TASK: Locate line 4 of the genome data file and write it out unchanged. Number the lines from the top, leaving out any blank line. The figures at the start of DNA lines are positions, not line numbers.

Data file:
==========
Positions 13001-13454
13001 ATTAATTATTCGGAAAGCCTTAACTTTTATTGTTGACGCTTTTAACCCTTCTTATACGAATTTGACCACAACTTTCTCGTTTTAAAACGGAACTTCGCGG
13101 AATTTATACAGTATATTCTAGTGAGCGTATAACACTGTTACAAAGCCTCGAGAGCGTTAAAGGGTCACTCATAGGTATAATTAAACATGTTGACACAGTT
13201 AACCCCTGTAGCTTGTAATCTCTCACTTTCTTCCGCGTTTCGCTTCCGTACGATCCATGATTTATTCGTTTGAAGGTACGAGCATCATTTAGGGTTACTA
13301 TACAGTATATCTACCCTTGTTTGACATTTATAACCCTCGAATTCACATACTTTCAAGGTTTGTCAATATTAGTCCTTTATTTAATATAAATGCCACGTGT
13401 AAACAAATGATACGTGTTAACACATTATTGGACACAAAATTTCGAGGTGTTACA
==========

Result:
13201 AACCCCTGTAGCTTGTAATCTCTCACTTTCTTCCGCGTTTCGCTTCCGTACGATCCATGATTTATTCGTTTGAAGGTACGAGCATCATTTAGGGTTACTA